Watada reaffirms stance as he faces court-martial
By Teresa Watanabe
Los Angeles Times
By Teresa Watanabe
The nation's first commissioned officer to refuse deployment to Iraq said he was disappointed by the Army's decision last week to proceed with a court-martial against him but reiterated that he believed he did the right thing in opposing the war.
As the nation honored its military veterans yesterday, Army 1st Lt. Ehren Watada, from Ho-nolulu, said he believed his refusal to lead his soldiers into what he views as an illegal and immoral war was fulfilling his duty to them and the Constitution he pledged to uphold.
"I am at peace with my decision because I feel that from the beginning I made it according to my conscience and my duty as a soldier and officer," said Watada, who is stationed at Fort Lewis, about 50 miles south of Seattle. "The reason I'm standing up is that no one else is speaking up for the troops dying every day — not to mention the 600,000 Iraqis who have died.
"I'm willing to accept the punishment, whatever it may be," said Watada, whose case has sparked widespread debate over a soldier's duty to follow orders versus conscience.
In phone interviews Friday and yesterday, Watada also said that recent events reinforced his belief that many Americans, including a growing number inside the military, shared his sentiments against the Bush administration's conduct of the war. Those events include the midterm election results giving Democrats control of Congress, the resignation of Defense Secretary Donald Rumsfeld and a landmark editorial in four civilian military publications calling for the Pentagon chief's ouster.
The Army announced Thursday that it would refer Watada's case to a general court-martial for refusing to deploy to Iraq. Although that decision was expected, observers were closely watching whether Lt. Gen. James Dubik, the Ft. Lewis commanding general, would also refer to trial charges involving public statements Watada made about the administration's war efforts.
They included Watada's statement at a June news conference that "the war in Iraq is not only morally wrong but a horrible breach of American law. ... The wholesale slaughter and mistreatment of Iraqis is not only a terrible and moral injustice, but it's a contradiction to the Army's own law of land warfare. My participation would make me party to war crimes."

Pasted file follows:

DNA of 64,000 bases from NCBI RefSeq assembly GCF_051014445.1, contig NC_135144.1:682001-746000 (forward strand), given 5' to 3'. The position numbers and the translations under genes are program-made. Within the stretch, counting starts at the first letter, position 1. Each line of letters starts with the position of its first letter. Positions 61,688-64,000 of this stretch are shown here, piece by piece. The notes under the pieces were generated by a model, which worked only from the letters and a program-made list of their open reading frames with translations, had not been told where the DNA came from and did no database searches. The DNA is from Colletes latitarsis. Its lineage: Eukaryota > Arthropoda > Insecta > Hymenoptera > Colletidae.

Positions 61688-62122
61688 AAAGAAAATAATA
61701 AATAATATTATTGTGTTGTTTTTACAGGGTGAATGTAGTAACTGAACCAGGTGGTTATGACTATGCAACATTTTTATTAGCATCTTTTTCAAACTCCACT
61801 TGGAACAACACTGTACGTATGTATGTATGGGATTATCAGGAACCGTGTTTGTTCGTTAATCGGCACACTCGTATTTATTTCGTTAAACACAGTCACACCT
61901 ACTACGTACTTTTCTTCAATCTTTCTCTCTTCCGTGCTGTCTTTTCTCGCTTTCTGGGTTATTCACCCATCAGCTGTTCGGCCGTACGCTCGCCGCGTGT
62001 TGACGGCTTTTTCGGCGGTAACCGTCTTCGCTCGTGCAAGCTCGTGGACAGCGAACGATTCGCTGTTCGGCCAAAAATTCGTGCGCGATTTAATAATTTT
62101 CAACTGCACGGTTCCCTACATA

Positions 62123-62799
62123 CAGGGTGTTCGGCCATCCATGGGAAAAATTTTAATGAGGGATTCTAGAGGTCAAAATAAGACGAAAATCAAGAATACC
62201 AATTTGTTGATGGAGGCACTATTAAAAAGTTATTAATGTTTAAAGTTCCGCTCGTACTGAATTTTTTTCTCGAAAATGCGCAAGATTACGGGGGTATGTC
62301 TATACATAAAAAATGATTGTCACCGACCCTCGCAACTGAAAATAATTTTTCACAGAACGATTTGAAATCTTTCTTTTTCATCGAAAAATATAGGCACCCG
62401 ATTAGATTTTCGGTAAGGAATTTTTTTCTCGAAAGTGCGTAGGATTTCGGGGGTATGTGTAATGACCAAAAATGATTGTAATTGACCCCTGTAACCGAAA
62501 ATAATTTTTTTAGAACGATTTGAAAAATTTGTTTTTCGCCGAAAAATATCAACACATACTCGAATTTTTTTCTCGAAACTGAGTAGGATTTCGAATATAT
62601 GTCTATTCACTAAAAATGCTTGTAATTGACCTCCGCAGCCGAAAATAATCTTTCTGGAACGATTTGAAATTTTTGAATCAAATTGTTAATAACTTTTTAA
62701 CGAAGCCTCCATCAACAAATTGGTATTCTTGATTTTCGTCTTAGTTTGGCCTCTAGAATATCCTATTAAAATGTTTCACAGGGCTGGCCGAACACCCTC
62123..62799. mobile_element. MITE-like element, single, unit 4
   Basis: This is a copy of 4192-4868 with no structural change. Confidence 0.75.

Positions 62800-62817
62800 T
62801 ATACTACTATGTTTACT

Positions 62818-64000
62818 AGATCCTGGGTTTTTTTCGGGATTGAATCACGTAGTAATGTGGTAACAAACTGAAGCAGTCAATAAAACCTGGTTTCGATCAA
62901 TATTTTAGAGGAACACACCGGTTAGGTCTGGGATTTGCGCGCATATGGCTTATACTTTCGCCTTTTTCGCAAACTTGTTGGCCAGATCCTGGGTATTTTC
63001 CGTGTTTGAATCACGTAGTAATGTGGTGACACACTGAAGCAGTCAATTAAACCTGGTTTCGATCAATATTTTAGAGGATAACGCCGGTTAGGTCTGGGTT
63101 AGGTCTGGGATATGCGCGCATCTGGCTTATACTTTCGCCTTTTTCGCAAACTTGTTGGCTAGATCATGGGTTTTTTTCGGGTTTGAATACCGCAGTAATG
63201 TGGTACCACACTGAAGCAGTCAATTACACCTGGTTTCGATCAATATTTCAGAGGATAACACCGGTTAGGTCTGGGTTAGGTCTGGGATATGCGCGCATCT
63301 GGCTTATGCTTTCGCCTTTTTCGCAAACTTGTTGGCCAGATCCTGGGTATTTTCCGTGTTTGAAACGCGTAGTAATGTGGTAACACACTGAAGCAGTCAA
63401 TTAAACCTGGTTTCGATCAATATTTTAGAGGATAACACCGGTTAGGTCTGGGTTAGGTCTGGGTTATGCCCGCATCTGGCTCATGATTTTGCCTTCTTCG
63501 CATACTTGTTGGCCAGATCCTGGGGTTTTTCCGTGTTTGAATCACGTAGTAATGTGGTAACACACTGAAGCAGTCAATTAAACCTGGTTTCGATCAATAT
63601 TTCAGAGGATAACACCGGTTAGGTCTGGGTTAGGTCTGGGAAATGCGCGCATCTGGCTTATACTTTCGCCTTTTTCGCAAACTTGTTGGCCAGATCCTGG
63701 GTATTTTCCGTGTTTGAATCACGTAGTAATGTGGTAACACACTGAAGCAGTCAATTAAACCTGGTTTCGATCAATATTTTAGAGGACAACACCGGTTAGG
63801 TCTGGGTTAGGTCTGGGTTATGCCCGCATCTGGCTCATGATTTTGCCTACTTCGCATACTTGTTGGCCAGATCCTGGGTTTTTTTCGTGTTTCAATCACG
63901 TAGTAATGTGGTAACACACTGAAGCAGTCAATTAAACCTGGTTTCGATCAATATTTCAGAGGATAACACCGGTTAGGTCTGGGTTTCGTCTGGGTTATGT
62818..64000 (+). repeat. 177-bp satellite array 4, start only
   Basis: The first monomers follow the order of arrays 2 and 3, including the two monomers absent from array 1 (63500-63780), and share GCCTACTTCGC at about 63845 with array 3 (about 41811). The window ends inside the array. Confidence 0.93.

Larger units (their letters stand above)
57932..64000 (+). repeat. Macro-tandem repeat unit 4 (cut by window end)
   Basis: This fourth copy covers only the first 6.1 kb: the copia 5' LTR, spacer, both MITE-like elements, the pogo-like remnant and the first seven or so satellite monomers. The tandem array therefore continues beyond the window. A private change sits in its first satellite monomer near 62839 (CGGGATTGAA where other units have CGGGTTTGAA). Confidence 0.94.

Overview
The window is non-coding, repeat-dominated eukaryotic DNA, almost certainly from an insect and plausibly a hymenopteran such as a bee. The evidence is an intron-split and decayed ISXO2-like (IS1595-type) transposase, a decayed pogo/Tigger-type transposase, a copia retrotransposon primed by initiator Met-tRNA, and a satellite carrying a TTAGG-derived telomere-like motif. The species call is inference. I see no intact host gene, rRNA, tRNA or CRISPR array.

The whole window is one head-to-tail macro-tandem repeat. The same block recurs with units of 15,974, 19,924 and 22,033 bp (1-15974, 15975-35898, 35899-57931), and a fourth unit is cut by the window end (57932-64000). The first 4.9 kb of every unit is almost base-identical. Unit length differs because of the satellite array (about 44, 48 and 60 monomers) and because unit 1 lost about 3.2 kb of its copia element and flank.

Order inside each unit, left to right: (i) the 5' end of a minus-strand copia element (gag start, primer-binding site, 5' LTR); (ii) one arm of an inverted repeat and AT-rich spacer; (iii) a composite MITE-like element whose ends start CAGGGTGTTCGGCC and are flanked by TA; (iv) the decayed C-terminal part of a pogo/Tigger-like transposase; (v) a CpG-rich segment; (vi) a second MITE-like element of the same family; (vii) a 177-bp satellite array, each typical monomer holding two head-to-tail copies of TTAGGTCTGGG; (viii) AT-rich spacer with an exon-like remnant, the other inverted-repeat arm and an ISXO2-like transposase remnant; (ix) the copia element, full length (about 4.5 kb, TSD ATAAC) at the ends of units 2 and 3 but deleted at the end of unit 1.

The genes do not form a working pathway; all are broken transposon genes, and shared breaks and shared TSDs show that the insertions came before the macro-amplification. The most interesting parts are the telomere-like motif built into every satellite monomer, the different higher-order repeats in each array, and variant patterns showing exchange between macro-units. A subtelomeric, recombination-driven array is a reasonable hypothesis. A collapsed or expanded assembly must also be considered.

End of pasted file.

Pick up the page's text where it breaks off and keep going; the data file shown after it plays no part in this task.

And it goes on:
The Army contends that statement and others expressing shame over wearing the uniform to conduct a war "waged on misrepresentation and lies" brought dishonor to the military.
In his decision, Dubik dismissed two of the speech-related charges of "contempt toward officials" but referred to trial four others of "conduct unbecoming an officer."
Watada faces a maximum of six years in prison.
Army officials were not available for comment.
Watada's attorney, Eric Seitz of Honolulu, said yesterday that he was disappointed that the Army refused to negotiate on the charges, but predicted a "spectacular" trial next year that would put the administration's handling of the war under public scrutiny. Seitz argued that Watada's statements, made off-duty and out of uniform, were permissible exercises of his free speech rights.
Watada, who enlisted after the Sept. 11 attacks, said he gradually came to his conclusion that the war was illegal and immoral after his superiors told him to study up on it last year in preparation to deploy to Iraq in June with his Stryker brigade combat team.
Watada said he concluded that the war violated international and U.S. law because the administration failed to obtain U.N. Security Council authorization for it and secured congressional authorization based on false assertions that Iraq possessed weapons of mass destruction and was linked to al-Qaida.
The Nuremberg principles adopted after World War II require soldiers to disobey illegal orders, he said.
Watada offered to deploy to Afghanistan or resign his commission instead but the Army rebuffed him.
Army spokesman Col. Dan Baggio said in a previous interview that soldiers could not pick and choose their conflicts but must uphold their oath to follow orders.